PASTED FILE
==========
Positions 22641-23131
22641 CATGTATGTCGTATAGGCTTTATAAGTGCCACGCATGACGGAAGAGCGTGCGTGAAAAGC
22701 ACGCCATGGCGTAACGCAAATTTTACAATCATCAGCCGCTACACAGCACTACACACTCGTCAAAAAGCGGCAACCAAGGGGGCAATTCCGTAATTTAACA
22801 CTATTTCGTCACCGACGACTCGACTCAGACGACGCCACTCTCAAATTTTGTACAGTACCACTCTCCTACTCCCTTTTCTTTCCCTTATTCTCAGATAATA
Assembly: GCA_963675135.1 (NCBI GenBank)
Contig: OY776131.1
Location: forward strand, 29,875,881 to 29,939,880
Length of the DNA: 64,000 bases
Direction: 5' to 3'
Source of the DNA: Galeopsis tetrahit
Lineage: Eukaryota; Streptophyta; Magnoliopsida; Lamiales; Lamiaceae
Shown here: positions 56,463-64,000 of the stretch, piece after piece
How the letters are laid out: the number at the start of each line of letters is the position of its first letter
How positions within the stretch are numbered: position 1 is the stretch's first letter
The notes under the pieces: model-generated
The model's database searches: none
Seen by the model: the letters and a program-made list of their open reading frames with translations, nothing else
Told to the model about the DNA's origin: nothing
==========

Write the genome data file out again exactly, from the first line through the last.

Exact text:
Positions 22641-23131
22641 CATGTATGTCGTATAGGCTTTATAAGTGCCACGCATGACGGAAGAGCGTGCGTGAAAAGC
22701 ACGCCATGGCGTAACGCAAATTTTACAATCATCAGCCGCTACACAGCACTACACACTCGTCAAAAAGCGGCAACCAAGGGGGCAATTCCGTAATTTAACA
22801 CTATTTCGTCACCGACGACTCGACTCAGACGACGCCACTCTCAAATTTTGTACAGTACCACTCTCCTACTCCCTTTTCTTTCCCTTATTCTCAGATAATA
Assembly: GCA_963675135.1 (NCBI GenBank)
Contig: OY776131.1
Location: forward strand, 29,875,881 to 29,939,880
Length of the DNA: 64,000 bases
Direction: 5' to 3'
Source of the DNA: Galeopsis tetrahit
Lineage: Eukaryota; Streptophyta; Magnoliopsida; Lamiales; Lamiaceae
Shown here: positions 56,463-64,000 of the stretch, piece after piece
How the letters are laid out: the number at the start of each line of letters is the position of its first letter
How positions within the stretch are numbered: position 1 is the stretch's first letter
The notes under the pieces: model-generated
The model's database searches: none
Seen by the model: the letters and a program-made list of their open reading frames with translations, nothing else
Told to the model about the DNA's origin: nothing